While the game relies somewhat heavily on luck, strategy and planning play a strong role as well. Players have a choice over what cards make up their decks, as well as when to play those cards. The squares in the game consist of different terrain or elemental types (fire, earth, water, or air), and a creature's defense power is raised when the element of the square is in accordance with the placed color of the creature there. Also the offensive capabilities of creatures can be bolstered by deploying them on an aligned square. Several more powerful creatures can only be summoned when a certain number of squares of a given terrain type are already controlled.
Players must also decide when to upgrade the squares which they currently control. Upgraded squares exact higher magic tolls than non-upgraded squares when landed on.
As a title in the roughly decade-old Culdcept series, Culdcept Saga expands upon and refines the existing gameplay concept without radically altering it. While more than 300 cards were included from the previous title, some of these were tweaked for balance, and over 100 new cards were added. New features include support for online multiplayer play against up to three other players via Xbox Live, complete with leaderboards and rankings. If desired, custom rules for such online matches can be defined in order to modify the experience. Also new to the series is the ability to unlock various items with which to graphically customize in-game avatars.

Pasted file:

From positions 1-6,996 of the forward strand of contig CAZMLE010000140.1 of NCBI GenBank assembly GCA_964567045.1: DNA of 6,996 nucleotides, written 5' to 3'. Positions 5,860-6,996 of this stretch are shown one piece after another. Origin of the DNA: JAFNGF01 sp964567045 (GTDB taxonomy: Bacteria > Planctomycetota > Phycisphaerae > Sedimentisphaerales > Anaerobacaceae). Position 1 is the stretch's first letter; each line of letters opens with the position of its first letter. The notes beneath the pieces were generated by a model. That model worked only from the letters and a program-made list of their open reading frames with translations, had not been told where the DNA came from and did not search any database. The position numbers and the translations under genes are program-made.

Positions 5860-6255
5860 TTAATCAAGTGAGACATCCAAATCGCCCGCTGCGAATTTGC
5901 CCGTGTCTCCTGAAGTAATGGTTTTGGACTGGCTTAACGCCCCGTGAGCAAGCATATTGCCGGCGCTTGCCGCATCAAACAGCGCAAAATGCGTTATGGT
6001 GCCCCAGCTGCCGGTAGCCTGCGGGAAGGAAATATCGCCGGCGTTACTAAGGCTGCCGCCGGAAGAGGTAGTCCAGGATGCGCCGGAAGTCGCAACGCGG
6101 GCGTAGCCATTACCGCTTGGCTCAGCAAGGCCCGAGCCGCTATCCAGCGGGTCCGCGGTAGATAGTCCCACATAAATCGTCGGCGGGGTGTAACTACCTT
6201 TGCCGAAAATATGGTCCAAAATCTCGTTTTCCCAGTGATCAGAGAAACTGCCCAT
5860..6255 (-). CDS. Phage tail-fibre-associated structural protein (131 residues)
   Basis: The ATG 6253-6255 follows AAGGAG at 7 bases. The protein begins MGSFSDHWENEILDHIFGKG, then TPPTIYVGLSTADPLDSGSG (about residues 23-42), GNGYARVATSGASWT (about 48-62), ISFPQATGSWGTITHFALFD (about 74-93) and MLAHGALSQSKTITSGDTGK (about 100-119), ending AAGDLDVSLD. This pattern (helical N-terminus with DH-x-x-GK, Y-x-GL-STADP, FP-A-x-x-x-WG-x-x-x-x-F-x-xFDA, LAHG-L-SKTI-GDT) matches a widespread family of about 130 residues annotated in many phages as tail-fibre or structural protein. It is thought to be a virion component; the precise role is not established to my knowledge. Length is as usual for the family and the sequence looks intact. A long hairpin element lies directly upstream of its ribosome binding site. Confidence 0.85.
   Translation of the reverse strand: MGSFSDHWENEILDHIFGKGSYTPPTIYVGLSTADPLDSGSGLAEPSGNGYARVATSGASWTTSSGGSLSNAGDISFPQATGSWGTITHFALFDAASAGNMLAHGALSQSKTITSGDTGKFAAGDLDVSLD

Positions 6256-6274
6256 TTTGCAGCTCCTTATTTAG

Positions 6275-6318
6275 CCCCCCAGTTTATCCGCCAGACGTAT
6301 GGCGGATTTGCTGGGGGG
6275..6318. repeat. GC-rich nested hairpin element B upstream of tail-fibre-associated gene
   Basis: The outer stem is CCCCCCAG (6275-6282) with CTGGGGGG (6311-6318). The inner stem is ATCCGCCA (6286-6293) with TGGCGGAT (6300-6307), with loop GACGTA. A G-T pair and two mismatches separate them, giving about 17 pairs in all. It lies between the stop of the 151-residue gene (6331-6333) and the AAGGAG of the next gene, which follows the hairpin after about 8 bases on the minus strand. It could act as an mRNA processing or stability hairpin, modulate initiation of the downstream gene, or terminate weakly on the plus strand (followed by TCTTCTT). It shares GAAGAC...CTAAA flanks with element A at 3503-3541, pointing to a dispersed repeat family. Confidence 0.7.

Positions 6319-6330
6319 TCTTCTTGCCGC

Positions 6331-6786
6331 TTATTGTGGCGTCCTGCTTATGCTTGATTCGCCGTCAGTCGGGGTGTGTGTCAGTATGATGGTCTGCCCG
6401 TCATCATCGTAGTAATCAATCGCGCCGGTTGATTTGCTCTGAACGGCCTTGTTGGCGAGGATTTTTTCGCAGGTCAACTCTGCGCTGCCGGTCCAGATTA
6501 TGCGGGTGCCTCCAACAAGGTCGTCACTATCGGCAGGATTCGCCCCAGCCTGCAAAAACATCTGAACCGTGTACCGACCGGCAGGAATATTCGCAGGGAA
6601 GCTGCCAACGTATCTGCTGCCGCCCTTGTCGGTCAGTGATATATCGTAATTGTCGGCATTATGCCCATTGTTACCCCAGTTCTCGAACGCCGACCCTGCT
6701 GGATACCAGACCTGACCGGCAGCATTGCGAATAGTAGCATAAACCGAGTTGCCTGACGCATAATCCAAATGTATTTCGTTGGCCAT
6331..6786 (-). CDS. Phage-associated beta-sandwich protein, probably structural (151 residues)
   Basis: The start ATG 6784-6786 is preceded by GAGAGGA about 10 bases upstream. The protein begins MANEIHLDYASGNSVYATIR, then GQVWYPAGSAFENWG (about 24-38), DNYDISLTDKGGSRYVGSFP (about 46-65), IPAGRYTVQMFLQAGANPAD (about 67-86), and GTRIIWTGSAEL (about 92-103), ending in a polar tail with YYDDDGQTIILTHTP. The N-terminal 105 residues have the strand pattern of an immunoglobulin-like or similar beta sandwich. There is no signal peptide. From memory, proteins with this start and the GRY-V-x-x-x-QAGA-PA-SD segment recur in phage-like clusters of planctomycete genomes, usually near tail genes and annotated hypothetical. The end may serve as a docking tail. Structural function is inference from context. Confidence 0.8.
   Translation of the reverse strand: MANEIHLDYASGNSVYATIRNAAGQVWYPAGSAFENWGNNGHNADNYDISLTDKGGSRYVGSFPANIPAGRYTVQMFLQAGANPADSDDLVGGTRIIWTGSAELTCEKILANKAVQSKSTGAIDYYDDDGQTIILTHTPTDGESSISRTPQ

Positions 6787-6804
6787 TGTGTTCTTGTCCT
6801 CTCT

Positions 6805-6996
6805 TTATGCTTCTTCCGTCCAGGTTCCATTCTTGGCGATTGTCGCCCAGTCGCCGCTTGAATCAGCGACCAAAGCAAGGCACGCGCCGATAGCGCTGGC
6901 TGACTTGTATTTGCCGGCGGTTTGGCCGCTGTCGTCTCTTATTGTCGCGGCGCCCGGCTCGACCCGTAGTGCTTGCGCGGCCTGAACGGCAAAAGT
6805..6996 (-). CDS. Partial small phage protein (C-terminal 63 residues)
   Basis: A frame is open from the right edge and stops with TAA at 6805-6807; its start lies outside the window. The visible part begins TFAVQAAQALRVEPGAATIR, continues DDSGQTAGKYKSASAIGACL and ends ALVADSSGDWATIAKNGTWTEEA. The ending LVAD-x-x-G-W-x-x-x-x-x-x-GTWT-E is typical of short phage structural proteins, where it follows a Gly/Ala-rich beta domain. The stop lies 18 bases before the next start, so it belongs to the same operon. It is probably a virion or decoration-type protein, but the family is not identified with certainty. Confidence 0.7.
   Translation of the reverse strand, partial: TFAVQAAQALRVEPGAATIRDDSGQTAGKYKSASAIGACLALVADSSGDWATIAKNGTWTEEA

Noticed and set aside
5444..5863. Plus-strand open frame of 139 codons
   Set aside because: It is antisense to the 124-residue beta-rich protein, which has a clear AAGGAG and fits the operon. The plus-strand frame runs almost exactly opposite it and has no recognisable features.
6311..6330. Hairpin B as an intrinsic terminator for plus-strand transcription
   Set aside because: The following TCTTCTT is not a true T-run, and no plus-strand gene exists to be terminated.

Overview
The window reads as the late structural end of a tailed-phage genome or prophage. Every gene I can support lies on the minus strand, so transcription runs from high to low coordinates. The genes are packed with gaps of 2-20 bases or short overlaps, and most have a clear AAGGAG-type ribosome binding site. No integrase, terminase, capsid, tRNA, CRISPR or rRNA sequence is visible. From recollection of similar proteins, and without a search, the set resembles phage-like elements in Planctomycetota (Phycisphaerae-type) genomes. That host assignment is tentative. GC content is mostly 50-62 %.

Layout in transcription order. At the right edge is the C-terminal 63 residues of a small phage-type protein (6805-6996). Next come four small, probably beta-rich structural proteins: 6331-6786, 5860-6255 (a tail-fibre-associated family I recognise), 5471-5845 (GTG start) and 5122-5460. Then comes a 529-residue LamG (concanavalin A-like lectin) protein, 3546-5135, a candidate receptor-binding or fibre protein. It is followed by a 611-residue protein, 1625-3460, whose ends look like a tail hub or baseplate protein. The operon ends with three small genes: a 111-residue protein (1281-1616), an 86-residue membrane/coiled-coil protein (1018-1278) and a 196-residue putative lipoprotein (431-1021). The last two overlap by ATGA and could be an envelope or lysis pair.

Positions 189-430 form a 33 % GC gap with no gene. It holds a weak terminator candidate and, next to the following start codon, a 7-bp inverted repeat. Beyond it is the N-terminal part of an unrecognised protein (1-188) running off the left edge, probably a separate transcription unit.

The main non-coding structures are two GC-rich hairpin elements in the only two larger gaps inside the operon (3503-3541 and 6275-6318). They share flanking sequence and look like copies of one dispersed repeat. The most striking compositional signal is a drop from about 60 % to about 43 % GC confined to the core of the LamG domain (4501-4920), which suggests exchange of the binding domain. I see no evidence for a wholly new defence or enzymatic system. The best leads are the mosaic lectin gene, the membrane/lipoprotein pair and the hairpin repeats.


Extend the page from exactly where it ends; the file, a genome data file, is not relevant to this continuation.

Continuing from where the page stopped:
Other improvements include high-resolution graphics, now rendered (at least partially) in 3D.
The main composer for the game's music was Kenji Ito, who worked previously on titles such as those in the SaGa series, as well as earlier Culdcept installments. The massive soundtrack spans 4 CDs, and while not released outside Japan in any physical format, is available on iTunes. Card artwork was provided by a large number of different artists from across Japan, each using their own style and imagination to come up with appropriate illustrations. The time required for the artists to complete their work and then have the images imported into the game totalled over a year.
Culdcept Saga has sold 27,960 copies in Japan as of November 30, 2008. Culdcept Saga generally received scores in the "fair" range from the gaming press, with scores from unofficial player reviews being somewhat higher.
IGN rated the game "Passable", with a score of 6.5/10, commenting that game length can be quite excessive (4+ hours for a single match with multiple opponents) and that the game never really moves too far beyond the core "roll dice, play creature" mechanics. However, they later named the game one of the "hidden gems" of 2008. GameSpy shared concerns about the lengthy time required per match, and noted that the game could be quite frustrating when luck wasn't on one's side, although the review did note that the game included a "clever mix of strategy and good old-fashioned luck". Overall, GameSpy awarded the game a "Good" rating of 3.5/5. Both reviews expressed dismay and confusion over the way the game routinely shows what cards are in player's hands, observing that this limits elements of strategic surprise. 1UP, however, gave the game a solid B+, praising its depth and online play. GameSpot nominated it for Best Game No One Played. Gaming Target selected it as one of their "40 Games We'll Still Be Playing From 2008."